More dogs eating marijuana in Colorado


Veterinarians have seen an increase in pets eating the substance.

A study conducted on patients at the Colorado State University (CSU) College of Veterinary Medicine and Wheat Ridge Veterinary Specialists (WRVS) shows that the number of animals being treated for marijuana toxicity cases quadrupled between 2005 and 2010.

At WRVS, the number of toxicity cases due to marijuana increased from 1.5 per 1,000 visits in 2005 to 4.5 per 1,000 visits in 2010. Marijuana toxicity cases at CSU increased from 0.16 per 1,000 visits in 2005 to 0.81 per 1,000 visits in 2010.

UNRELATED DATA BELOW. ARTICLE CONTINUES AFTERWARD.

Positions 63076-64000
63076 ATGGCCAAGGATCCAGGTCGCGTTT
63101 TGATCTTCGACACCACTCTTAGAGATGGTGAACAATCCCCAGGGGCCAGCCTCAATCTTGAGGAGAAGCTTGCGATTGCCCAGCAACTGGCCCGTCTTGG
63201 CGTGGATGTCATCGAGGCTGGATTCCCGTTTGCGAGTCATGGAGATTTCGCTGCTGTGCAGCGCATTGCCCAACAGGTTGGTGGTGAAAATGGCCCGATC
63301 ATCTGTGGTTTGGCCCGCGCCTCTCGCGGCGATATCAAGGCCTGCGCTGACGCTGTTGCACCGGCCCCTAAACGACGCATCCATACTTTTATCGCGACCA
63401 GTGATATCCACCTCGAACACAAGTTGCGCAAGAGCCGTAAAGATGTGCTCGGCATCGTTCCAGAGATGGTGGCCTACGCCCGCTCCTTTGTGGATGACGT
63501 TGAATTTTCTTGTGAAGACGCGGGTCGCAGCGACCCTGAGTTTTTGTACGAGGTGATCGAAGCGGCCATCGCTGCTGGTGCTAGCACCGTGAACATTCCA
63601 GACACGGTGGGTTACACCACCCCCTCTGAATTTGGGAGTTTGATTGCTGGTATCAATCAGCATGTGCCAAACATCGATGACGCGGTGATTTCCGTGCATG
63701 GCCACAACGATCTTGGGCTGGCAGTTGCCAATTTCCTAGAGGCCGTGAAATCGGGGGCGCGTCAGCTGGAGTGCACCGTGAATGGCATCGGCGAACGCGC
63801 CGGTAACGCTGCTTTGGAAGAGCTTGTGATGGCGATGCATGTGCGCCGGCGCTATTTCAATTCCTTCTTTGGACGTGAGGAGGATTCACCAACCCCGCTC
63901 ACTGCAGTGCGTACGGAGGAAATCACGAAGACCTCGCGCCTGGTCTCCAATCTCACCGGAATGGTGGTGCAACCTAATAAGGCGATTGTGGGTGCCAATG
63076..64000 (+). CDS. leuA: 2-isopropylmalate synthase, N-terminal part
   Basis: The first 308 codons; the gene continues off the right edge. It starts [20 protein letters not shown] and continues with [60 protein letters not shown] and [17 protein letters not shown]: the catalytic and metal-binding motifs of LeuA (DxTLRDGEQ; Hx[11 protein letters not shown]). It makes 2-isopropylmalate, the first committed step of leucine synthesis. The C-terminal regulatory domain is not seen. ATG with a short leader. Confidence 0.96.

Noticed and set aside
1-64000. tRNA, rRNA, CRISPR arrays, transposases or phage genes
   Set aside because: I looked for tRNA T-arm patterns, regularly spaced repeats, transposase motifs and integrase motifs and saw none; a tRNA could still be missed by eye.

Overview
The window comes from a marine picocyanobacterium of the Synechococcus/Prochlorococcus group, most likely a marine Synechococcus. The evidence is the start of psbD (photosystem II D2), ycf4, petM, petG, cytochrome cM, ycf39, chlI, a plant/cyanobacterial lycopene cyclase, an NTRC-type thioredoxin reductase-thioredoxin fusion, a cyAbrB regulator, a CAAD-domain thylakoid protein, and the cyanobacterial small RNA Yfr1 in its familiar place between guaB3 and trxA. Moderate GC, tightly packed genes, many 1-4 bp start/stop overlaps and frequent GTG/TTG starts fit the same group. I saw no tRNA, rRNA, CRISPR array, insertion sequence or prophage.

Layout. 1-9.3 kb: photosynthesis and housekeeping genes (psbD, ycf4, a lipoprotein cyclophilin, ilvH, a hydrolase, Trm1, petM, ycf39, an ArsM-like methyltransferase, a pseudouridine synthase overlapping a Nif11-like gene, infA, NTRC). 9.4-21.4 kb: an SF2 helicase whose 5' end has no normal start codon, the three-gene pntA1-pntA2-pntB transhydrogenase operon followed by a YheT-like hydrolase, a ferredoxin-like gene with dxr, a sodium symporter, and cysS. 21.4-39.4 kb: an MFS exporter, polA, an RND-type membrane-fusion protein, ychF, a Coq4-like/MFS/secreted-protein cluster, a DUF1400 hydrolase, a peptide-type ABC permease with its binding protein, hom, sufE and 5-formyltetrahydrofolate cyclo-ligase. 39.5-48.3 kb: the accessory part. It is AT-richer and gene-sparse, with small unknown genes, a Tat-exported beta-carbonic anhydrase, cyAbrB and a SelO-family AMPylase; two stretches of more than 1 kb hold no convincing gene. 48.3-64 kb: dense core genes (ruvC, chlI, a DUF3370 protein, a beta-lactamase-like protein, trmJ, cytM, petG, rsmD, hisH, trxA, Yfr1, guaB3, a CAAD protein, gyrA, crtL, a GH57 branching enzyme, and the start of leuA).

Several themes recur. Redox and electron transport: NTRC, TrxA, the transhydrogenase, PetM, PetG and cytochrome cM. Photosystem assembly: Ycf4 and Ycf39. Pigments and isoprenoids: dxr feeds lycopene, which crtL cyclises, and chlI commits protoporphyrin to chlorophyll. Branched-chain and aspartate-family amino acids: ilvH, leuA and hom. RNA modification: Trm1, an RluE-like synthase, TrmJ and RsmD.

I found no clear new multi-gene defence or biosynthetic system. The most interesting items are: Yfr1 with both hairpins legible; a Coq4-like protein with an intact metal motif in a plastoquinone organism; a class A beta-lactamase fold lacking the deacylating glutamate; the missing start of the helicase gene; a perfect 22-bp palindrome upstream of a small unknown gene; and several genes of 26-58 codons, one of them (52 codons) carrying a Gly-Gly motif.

This number correlates with the increase in numbers of registered medical marijuana users during the same years—730 in 2005, to 106,653 in 2010, according to the study.

Most cases are not from owners trying to get their pets high for fun, but from pets getting into their owners’ marijuana. Telling pet owners to store their marijuana appropriately can keep pets safe and cut down on toxicity cases.

For a list of essential pet toxins to share with your clients, click here.

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